Before you read about how well our shortlisted firms have been doing their jobs, consider what they’re up against …

One thing to say about the business of contracting is that life is never boring. Even at the peak of Britain’s longest post-war boom, firms are having to run hard to make their money, or stem their losses. The table to the right demonstrates just how uneven the performance has been across all sectors. The thing is, financial performance for a specialist is often as much the outcome of luck as judgment.

The leading sector in the specialist contracting market is M&E engineering. Of the top eight companies, one is making an £11m loss, two are recovering from losses of £9m and £3.3m and three are experiencing decent profit growth. And the best performing firm, Yorkshire outfit NG Bailey, recently suffered the disaster that was the National Physical Laboratory in Teddington.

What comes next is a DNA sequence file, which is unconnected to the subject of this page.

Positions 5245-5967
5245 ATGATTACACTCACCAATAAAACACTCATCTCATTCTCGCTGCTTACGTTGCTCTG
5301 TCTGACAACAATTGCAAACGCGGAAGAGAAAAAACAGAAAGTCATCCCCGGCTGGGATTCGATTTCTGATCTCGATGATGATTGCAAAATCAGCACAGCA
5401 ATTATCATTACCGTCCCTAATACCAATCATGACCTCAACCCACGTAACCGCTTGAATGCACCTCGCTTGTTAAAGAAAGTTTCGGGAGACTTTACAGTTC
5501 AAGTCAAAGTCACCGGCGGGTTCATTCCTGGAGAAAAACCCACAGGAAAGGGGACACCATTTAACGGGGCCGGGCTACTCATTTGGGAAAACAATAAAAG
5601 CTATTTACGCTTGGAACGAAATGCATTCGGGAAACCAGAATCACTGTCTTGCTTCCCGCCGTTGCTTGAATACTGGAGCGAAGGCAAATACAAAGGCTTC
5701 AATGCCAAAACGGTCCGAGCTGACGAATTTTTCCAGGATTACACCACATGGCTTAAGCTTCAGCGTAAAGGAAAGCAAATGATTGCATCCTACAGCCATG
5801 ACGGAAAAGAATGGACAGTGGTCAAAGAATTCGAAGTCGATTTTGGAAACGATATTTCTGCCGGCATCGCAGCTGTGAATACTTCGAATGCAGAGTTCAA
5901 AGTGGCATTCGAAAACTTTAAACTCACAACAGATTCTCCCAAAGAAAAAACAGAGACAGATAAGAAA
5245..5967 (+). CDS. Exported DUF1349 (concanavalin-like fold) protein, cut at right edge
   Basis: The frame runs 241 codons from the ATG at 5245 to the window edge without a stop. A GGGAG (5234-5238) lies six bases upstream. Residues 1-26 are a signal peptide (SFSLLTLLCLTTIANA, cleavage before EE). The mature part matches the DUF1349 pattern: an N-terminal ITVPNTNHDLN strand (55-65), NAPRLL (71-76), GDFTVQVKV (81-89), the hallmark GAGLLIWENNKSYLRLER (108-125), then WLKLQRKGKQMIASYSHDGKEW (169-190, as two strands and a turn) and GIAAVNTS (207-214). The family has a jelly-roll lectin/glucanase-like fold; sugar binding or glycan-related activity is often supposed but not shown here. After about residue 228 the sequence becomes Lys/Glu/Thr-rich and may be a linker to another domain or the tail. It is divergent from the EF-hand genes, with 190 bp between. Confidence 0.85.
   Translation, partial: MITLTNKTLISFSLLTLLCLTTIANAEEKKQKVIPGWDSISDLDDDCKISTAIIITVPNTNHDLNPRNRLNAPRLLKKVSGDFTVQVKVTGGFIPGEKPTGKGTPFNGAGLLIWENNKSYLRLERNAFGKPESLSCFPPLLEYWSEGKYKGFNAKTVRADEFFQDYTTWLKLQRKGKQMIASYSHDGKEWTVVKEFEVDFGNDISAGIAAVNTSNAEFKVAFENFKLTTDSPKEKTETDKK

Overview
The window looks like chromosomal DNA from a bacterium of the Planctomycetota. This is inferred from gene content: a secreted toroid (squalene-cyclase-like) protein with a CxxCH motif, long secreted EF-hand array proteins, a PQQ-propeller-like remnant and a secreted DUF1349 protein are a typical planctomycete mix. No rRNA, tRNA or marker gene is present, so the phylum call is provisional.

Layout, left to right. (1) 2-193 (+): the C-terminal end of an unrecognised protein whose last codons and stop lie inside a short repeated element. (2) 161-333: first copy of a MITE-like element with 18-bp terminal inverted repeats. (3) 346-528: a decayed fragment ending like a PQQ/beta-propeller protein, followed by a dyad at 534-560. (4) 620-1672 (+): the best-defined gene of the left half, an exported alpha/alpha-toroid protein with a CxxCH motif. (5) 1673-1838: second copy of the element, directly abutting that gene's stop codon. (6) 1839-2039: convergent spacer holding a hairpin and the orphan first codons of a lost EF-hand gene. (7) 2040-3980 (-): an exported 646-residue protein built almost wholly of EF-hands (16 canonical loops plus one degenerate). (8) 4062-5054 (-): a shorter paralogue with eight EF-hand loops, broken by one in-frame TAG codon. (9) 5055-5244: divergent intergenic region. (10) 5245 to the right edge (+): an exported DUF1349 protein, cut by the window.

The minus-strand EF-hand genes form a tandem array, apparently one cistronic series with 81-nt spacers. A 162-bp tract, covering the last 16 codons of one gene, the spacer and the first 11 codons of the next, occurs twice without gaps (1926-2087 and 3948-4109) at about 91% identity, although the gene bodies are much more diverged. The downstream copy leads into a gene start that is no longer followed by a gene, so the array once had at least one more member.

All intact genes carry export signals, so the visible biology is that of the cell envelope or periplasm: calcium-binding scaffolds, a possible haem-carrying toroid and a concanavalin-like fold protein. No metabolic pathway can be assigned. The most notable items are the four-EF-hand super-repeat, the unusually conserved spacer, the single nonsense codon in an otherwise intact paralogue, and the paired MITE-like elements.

The central problem with contracting is, and has always been, that regardless of what is happening with the background economy, every job has the potential to go badly wrong. The good news is that luck is ruled by the laws of probability; to make money in the long term you have to get the odds in your favour.

Bailey’s improved performance demonstrates two ways of trying to improving performance over time: it has made a move to climb aboard the regeneration bandwagon, and it has formed partnering ventures with Waitrose, Asda and BAA. Partnering makes up 8% of the firm’s turnover, and Bailey has set itself the goal of doubling this by 2006. Of the two methods, only the second offers the prospect of decreasing risk, and so increasing the longer term profitability, of the business.